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Chinese outbound deals raise flags for US regulators

Investors on the hunt for US deals are coming under increasing pressure from regulators to reveal ownership and corporate governance.

Chinese firms are coming under increased pressure for greater transparency with regard to ownership structure, funding sources and corporate governance, says Farhad Jalinous, partner and practice head of the national security and Commission on Foreign Investment in the United States (CFIUS) practice at law firm White & Case.

“At the end of the day, it comes down to the control of the business. How is it allocated in terms of governance rights? What authority and how much of it does the private equity backer have?” he said.

“Even if there is private equity backing from US firms, if the centre of decision-making comes from China, CFIUS will follow the threat component of the analysis. That will affect how CFIUS views the role of the private equity backer.”

Chinese overseas acquisitions in the first half of 2016 was at a record $305 billion, surpassing last year’s total of $120 billion, according to data from Thomson Reuters.

CFIUS plays a decisive role in national security reviews of foreign direct investments in the US. Some of its high-profile members include the Secretaries of Treasury, Homeland Security and the US Attorney General.

Latest published data from CFIUS showed that in 2014, overall deal flow picked up, with a high of 147 reviews. This represented a 52 percent increase over the number of notified transactions in 2013 and a 33 percent increase over 2012. For the third consecutive year, China had the highest number of inbound transactions; 24 transactions were reviewed in 2014, up from 21 in 2013.

Among successful big-ticket deals this year are ChemChina’s $44 billion bid for seeds and pesticide maker, Syngenta; real estate and leisure conglomerate Dalian Wanda’s $3.5 billion acquisition of Legendary Entertainment for $3.5 billion; and Chinese hardware company, Apex Technology’s, $3.6 billion purchase of US printer company Lexmark alongside private equity firms PAG Asia Capital and Legend Capital.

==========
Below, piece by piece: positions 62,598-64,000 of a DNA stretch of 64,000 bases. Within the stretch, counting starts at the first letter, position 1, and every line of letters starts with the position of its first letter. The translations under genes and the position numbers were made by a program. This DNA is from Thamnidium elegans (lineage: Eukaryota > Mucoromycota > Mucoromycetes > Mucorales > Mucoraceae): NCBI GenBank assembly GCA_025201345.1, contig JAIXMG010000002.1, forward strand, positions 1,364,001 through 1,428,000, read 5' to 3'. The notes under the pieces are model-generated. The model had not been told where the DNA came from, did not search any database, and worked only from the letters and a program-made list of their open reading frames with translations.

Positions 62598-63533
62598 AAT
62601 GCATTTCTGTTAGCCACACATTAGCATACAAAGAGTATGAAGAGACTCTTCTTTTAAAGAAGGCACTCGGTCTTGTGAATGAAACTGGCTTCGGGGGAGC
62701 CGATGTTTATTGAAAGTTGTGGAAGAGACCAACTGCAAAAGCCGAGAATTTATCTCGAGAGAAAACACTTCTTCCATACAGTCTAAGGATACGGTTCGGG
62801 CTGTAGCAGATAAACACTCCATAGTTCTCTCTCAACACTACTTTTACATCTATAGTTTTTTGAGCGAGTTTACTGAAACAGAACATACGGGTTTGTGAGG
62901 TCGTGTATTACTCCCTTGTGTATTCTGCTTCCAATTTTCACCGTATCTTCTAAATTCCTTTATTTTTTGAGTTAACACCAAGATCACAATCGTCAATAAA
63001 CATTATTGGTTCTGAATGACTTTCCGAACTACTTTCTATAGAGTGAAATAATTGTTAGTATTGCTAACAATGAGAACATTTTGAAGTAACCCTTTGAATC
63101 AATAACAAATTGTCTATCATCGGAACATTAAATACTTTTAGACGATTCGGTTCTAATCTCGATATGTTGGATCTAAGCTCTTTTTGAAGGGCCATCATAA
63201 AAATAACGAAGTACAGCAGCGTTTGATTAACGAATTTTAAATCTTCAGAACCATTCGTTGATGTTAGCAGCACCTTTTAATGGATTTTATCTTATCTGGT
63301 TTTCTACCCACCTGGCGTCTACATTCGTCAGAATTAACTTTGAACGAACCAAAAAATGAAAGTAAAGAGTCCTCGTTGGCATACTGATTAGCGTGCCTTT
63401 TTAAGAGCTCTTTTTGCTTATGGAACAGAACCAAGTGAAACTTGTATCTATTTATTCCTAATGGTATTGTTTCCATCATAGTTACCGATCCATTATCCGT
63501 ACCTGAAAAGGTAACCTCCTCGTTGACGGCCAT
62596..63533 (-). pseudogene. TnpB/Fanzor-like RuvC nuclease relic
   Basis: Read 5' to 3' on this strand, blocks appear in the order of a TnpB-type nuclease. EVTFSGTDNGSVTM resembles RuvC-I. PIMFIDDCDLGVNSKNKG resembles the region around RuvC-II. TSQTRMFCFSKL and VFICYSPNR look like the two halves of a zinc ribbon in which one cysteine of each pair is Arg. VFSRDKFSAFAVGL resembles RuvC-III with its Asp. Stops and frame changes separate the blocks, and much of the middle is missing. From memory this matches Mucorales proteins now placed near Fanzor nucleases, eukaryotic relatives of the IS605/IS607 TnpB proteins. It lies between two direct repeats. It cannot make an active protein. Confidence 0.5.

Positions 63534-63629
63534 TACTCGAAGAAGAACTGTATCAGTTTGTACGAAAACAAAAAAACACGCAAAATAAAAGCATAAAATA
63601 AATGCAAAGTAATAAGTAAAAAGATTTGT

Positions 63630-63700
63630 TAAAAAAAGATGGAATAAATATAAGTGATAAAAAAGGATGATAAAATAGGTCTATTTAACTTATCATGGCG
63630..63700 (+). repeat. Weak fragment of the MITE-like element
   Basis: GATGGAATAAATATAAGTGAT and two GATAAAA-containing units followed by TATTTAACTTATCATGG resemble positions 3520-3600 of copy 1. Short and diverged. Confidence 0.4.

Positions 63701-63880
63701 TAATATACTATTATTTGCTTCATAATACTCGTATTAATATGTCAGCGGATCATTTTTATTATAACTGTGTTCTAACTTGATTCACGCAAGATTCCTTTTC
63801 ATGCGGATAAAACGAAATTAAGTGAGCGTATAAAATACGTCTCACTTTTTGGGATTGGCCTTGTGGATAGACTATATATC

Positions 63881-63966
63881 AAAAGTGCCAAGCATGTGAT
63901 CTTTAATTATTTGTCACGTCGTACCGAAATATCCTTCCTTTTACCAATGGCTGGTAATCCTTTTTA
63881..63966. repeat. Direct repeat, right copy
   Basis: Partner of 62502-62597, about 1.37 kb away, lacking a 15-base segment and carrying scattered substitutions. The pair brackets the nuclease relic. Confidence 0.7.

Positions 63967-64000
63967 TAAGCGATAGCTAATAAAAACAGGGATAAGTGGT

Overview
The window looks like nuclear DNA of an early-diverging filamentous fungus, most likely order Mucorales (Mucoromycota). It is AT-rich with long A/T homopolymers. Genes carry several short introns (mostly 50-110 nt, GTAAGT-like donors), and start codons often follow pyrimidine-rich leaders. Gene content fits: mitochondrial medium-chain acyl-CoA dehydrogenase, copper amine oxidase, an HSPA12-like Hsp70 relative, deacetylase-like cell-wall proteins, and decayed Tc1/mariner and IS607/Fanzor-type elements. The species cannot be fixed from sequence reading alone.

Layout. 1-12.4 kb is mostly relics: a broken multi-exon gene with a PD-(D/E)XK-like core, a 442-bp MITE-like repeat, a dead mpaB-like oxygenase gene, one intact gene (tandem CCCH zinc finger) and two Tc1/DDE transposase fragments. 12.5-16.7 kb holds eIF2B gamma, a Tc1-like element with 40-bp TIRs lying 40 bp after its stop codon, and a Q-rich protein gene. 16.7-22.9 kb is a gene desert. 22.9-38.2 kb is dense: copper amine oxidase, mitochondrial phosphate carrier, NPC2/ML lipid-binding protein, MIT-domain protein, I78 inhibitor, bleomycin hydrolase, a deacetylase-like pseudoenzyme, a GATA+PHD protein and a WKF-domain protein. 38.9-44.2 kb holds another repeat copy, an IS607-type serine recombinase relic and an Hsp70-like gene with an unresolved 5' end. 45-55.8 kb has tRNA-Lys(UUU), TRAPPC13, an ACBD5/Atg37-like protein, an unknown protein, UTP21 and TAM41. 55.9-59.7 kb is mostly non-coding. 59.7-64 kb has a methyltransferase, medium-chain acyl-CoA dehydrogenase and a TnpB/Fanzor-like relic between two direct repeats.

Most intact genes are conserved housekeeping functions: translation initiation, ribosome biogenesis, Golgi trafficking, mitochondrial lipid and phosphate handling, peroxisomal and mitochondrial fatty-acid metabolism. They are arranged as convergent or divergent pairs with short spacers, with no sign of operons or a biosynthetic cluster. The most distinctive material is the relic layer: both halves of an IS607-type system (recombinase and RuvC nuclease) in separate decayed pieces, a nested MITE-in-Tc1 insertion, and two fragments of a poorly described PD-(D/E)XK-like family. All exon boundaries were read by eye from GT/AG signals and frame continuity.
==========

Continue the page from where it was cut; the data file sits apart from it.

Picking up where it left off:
The buying spree in the US comes amid a slowing economy in China, which is expected to slow to 6.5 percent this year. Chinese companies shopping abroad are also encouraged by the simpler outbound deal-making rules and speedy approvals, drafted by the country’s regulators in April.

The draft rules, compiled by the National Development Reform Commission (NDRC), will no longer require Chinese companies involved in deals of $2 billion or more to get approval from the State Council, the country’s central government, or to provide proof of financing. Chinese buyers will also be allowed to pursue deals involving sensitive industries such as media, telecommunications and infrastructure.

However, in recent years, CFIUS has generally shown particular sensitivity regarding transactions involving cyber security and other information technology issues, Jalinous said. Data from the commission showed that the types of transactions which required mitigation in 2014 included those involving US target companies in the software, services, and technology industries.

Jalinous added that parties interested in buying US companies should be prepared to disclose the identity of the buyer, the buyer’s affiliates, sources of financing, and relationships to foreign government entities.

Early this year, the CFIUS blocked Phillips’ $3.3 billion sale of its lighting business, Lumileds, to Beijing-based fund GSR GO Scale Capital, due to “unforeseen concerns”.

Financial regulators in New York had also asked China’s Anbang Insurance Group to withdraw its $1.57 billion bid for US insurer Fidelity & Guaranty Life after it failed to submit more detailed documentation about its ownership and shareholder structure. Anbang, together with private equity firms Primavera Capital and J C Flowers & Co, had in March pulled out from a $14 billion bid for Starwood Hotels & Resorts, due to “various market conditions”.

In the same month, the US Department of Commerce added Chinese state-owned telecommunications equipment makers ZTE and Huawei to a sanctions-related blacklist for allegedly violating American export sanctions.